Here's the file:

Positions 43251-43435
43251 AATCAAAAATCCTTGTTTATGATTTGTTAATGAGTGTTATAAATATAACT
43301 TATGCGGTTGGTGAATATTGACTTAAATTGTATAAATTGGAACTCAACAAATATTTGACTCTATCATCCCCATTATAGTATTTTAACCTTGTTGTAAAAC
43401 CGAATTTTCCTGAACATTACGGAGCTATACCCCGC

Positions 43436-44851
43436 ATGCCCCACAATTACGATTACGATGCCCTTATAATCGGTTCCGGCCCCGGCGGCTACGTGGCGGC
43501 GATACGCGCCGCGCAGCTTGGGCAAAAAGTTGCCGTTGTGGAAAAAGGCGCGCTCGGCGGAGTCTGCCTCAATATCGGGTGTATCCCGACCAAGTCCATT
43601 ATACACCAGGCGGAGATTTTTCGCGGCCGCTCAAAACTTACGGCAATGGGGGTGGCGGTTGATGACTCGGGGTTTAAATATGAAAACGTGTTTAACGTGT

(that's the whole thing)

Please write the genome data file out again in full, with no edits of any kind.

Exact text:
Positions 43251-43435
43251 AATCAAAAATCCTTGTTTATGATTTGTTAATGAGTGTTATAAATATAACT
43301 TATGCGGTTGGTGAATATTGACTTAAATTGTATAAATTGGAACTCAACAAATATTTGACTCTATCATCCCCATTATAGTATTTTAACCTTGTTGTAAAAC
43401 CGAATTTTCCTGAACATTACGGAGCTATACCCCGC

Positions 43436-44851
43436 ATGCCCCACAATTACGATTACGATGCCCTTATAATCGGTTCCGGCCCCGGCGGCTACGTGGCGGC
43501 GATACGCGCCGCGCAGCTTGGGCAAAAAGTTGCCGTTGTGGAAAAAGGCGCGCTCGGCGGAGTCTGCCTCAATATCGGGTGTATCCCGACCAAGTCCATT
43601 ATACACCAGGCGGAGATTTTTCGCGGCCGCTCAAAACTTACGGCAATGGGGGTGGCGGTTGATGACTCGGGGTTTAAATATGAAAACGTGTTTAACGTGT